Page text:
“I didn’t like the idea of them being handed the technology and being told how to do this,” Feig said. “I want to see [their own story] developed.”

As for keeping the formula fresh, Dippold explained that she and Feig wanted to capture the heart of the originals while still bringing new ideas to the table. Much of the movie’s most famous iconography is called out in the trailer—Ecto-1, Slimer, proton packs, ectoplasm—but there are plenty of new moments that Feig said he can’t wait to show people. Unfortunately, he’s not ready to divulge that information just yet.

“When you see the movie, there are a lot of things you’ll be happy to see but they’ll come at you in a different way,” Feig said. “I don’t want to give stuff away because we do it in a fun way—you know the iconography. Let’s just say most of them show up in one way or another. Hopefully in a way that will be surprising and unexpected.”

Something fans will notice right away is that the ghosts look different. It’s not that the ghosts in the old movies looked bad; the effects actually holds up pretty well all these years later. But Feig wanted them to have more of an aura, for them to look more gothic. At the same time, it was important for the ghosts to look like they were a part of the city’s history. New York City is so important to the original Ghostbusters, and Feig didn’t want to ignore that.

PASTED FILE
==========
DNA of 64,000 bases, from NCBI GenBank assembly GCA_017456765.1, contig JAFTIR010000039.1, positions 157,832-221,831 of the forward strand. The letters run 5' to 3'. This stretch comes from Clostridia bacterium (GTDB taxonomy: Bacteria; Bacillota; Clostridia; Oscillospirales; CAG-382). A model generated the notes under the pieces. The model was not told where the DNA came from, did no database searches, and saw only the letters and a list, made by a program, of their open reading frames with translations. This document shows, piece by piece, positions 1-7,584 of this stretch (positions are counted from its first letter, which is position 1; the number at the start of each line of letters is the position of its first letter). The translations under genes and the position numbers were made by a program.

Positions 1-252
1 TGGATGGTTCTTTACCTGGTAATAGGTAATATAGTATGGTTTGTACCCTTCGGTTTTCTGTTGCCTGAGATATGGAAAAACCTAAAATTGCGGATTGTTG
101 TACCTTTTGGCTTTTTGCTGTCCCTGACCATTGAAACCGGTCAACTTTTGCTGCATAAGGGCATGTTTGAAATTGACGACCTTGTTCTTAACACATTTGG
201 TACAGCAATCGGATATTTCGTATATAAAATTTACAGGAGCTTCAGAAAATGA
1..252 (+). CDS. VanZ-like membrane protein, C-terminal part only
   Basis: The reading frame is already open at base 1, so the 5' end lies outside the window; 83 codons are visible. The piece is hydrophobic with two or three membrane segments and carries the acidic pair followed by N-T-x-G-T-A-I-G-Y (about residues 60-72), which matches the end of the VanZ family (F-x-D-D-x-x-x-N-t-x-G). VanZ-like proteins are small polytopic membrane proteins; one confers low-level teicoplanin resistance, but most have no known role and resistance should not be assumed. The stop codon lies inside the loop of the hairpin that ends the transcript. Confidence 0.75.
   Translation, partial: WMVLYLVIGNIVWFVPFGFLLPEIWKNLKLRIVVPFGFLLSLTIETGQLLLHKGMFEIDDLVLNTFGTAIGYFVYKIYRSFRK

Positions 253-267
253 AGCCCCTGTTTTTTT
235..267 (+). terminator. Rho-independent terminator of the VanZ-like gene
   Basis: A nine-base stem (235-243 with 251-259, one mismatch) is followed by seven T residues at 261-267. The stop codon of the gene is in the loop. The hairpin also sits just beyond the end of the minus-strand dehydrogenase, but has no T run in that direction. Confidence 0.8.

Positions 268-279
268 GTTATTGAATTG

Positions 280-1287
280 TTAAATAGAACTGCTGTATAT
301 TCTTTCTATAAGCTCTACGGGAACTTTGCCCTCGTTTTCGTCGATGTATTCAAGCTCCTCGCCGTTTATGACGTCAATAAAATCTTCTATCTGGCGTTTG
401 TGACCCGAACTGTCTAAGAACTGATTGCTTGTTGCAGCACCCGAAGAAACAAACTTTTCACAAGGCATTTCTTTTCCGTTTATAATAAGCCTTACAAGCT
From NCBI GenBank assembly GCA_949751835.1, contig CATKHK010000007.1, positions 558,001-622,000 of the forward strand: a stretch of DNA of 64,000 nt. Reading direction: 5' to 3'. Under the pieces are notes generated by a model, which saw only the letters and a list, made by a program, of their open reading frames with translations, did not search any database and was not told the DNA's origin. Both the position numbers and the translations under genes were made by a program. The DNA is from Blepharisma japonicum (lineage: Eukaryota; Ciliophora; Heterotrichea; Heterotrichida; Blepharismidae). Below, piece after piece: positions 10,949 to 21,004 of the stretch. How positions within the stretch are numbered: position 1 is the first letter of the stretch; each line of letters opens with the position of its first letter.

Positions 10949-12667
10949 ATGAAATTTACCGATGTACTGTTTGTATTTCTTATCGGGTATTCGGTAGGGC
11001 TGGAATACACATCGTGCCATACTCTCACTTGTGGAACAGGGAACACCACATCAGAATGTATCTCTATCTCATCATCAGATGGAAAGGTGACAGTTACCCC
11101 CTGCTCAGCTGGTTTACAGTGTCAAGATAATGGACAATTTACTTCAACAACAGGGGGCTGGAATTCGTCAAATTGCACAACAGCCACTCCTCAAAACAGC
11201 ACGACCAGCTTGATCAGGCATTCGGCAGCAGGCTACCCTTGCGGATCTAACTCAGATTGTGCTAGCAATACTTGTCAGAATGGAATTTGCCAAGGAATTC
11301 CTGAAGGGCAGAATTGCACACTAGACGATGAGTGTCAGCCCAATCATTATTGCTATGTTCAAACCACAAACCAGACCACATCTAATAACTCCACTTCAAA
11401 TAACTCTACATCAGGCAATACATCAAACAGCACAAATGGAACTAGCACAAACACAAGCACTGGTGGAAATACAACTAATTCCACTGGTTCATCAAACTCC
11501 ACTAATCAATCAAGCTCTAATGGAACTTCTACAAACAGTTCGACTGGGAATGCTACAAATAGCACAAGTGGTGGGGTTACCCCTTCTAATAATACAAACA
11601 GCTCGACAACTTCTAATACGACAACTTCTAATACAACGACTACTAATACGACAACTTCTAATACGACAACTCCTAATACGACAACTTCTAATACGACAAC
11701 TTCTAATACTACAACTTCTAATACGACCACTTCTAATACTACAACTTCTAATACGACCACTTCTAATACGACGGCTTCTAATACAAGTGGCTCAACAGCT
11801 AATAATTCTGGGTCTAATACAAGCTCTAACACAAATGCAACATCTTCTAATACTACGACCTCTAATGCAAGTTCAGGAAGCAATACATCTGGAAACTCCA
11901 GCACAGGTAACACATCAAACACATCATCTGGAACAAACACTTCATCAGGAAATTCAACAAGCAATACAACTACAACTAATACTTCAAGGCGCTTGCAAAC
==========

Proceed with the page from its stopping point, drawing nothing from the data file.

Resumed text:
Unfortunately, Feig didn’t say whether or not we’ll see the Stay Puft Marshmallow Man terrorize the city. He also didn’t say whether Vigo, who was the main villain in the Ghostbusters sequel (and someone who has a mythology all his own), will make an appearance. For that matter, I’m curious to see who will be this generation’s Dana and Louis, who were so integral in both Ghostbusters and Ghostbusters 2. It won’t be all new faces, however, as plenty of cameos have already been confirmed and, I’m guessing, we can expect a beautiful nod to Ramis, who passed away in 2014.

When asked about how he’s feeling heading toward the movie’s July release, Reitman, who acted as producer of Feig’s Ghostbusters, replied, “Confident.”

Ghostbusters hits theaters on July 15, 2016.